Cramped up

Sophie Ramos, here with her children Joshua, 9, and Natasha, 7, has been on the public housing priority waiting list for a bigger premises for almost four years. Picture: ROB CAREW

By LACHLAN MOORHEAD

A BERWICK single mother in urgent need of a larger public housing property has been languishing on the priority waiting list for over three years.
And she claims the Department of Human Services has broken one of its own rules by allowing her son and daughter to share a room despite both being over six years old.
Sophie Ramos – whose son, Joshua, is nine years old and daughter, Natasha, seven years old – currently lives in a two- bedroom public housing apartment in Berwick where her children share a room.
A DHS spokesperson confirmed this week that under departmental policy, tenants can apply for an early housing transfer under the ‘inappropriate housing’ criteria when “two children of the opposite gender have to share a bedroom where at least one child is aged six years or more”.
Ms Ramos said she had requested to move to a three-bedroom unit as soon as Joshua had turned six and was soon deemed eligible and placed on the ‘early housing’ priority list, but has been waiting ever since.
“Now it’s been almost four years and it’s very frustrating, my daughter doesn’t sleep,” she said.
“They both constantly ask for their own room, they need their own space. It comes time to do their homework and I can’t put each of them in their own room at a desk.”
Ms Ramos said she had looked into moving to a private rental premises but wouldn’t be able to afford it.
“It’s very hard, the children have no privacy at all,” she said.
“It’s hard to discipline them; I can’t send one to one room and one to another.”
The DHS spokesperson confirmed that Ms Ramos had applied for an early housing transfer and is “eligible for a transfer to a larger bedroom property”.
“The department is working with the family to transfer them to another property when it becomes available,” the spokesperson said.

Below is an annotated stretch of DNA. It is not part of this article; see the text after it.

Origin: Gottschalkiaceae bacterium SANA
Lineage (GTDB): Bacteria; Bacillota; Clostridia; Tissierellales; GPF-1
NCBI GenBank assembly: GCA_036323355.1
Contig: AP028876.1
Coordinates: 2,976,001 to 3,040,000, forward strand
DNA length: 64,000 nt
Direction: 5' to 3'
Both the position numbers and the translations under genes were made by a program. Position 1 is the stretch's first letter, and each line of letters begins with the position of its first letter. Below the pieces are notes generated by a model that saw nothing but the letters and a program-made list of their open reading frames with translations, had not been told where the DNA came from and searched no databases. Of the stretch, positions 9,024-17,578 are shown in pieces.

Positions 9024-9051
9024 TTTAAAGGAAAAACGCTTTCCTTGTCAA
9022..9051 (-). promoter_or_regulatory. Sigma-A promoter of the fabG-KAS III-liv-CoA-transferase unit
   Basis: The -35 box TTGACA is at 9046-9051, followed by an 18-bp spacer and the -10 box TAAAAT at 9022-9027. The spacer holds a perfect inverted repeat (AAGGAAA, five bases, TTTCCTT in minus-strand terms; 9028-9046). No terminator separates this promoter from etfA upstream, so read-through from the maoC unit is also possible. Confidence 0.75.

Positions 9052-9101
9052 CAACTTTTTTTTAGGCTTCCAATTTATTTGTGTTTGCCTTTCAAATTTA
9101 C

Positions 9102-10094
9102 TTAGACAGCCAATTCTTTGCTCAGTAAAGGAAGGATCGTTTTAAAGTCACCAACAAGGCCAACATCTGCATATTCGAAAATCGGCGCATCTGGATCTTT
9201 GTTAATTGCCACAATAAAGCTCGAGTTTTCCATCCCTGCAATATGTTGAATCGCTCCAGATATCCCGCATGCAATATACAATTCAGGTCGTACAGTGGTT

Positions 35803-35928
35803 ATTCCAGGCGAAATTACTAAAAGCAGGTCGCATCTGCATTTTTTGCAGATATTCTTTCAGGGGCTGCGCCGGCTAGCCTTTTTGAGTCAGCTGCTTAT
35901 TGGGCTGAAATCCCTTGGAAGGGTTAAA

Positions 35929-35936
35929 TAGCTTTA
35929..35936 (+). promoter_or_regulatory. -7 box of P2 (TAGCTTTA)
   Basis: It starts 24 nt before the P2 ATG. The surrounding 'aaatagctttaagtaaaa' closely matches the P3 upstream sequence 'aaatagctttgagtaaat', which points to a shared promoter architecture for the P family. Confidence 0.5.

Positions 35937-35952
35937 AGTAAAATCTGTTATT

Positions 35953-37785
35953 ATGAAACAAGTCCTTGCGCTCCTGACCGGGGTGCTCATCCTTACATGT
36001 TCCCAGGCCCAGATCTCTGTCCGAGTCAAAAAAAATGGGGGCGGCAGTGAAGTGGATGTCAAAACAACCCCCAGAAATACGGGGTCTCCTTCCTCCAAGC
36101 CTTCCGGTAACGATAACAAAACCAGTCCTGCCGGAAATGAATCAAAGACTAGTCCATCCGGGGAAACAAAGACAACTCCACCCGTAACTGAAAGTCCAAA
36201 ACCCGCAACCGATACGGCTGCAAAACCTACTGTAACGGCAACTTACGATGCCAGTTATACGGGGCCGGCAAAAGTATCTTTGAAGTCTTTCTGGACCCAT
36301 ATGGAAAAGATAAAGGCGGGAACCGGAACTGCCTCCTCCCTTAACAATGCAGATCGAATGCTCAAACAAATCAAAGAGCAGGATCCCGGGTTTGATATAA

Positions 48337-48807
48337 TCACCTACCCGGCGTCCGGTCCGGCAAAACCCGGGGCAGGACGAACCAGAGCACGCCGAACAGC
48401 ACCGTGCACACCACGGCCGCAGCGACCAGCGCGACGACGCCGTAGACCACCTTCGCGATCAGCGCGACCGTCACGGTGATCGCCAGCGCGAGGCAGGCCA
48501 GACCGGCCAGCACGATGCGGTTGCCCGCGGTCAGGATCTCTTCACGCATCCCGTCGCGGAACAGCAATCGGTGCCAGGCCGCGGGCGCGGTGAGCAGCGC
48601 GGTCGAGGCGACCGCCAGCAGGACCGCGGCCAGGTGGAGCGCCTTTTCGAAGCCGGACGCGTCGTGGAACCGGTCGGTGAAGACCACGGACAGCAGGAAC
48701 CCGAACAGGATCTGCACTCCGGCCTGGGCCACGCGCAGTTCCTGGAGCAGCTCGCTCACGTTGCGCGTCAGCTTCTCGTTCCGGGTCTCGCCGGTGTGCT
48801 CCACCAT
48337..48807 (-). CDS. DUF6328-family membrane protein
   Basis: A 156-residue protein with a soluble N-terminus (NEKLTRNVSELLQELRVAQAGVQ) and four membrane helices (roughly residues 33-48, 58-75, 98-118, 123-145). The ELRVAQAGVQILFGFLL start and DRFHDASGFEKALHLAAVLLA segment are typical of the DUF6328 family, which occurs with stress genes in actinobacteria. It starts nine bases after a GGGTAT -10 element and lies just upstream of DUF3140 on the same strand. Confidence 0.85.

Applications for public housing are segmented into two categories – ‘early housing’ and ‘wait turn’.
Early housing caters for people who are homeless and receiving support, people with a disability who have significant support needs and people with special housing needs. Wait turn is for all eligible people on low incomes.
Spending on social housing in Victoria in the last financial year fell by almost half, or $247 million, while 35,778 people were on the public housing waiting list in 2013, according to the Productivity Commission’s Report on Government Services.
The report indicated that the Victorian government spent $256.8 million on capital expenditure for social housing in 2012-2013, compared with $503.8 million in 2011-12.
Are you on the public housing waiting list? Is unaffordable rent putting your family budget under strain? Let us know at editor@starnewsgroup.com.au

2 COMMENTS

  1. Rosie needs to be thankful she has a roof over her and her children’s head. There are thousands of people that would love to be in her situation but are instead, sleeping on the streets or bunking into family or friends spare rooms. These are WHOLE families in one room!
    I truly believe that Rosie’s complaints are minimal compared to others. So let me help Rosie work with some of her issues.
    1. Discipline.. If Rosie feels the need to send her children to separate rooms then put one in HER bedroom and the other in the other bedroom.
    2. homework.. Rosie’s children would more than likely be able to help each other with their homework if they sat together WITH Rosie at the dining room table. Get interested in what your children are learning.
    3. Department failure of their own rules. The department didn’t fail Rosie. They got her a roof over her head. Also, her children are siblings! They can share a room if they have to. Put a screen up between their beds if necessary.
    4. Be thankful for what you have.
    5. Don’t like your situation then get up and do something about it. Go find a job that would bring in more income.
    6. Four years in Department housing? Surely that’s enough time for you to get a plan into place for the future of your children.
    It really annoys me when people are so ungrateful for what they have.
    If you continue to focus on what you DONT have then you will never be happy!

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    • I read with disgust at Rosie’s blatant sense of entitelment regarding hers situation. Then I felt guilty for it and decided I was being judgemental and should have some compassion as I do not know her.

      Then when I got up to go to work at an ungodly hour and saw all the people also up and driving to theor jobs each morning I again wondered why Rosie can not do this too? She looks healthy to me, she has two children in school and seems smart enough to work our housing system her way for the last 4 years.

      Why does she get a front page headline Lachlan M and Berwick News? Shouldn’t our public housing recipients be people who are suffering from a disability or elderly, aren’t there many more of these people waiting too who are more deserving than Rosie?

      I for one am glad that she does not have a three bedroom house that I am many others in our community continue to pay for because of the sheer laziness and sense of entitlement that these people have and your news article will do nothing to help them realise that they are in control of their own lives and choices.

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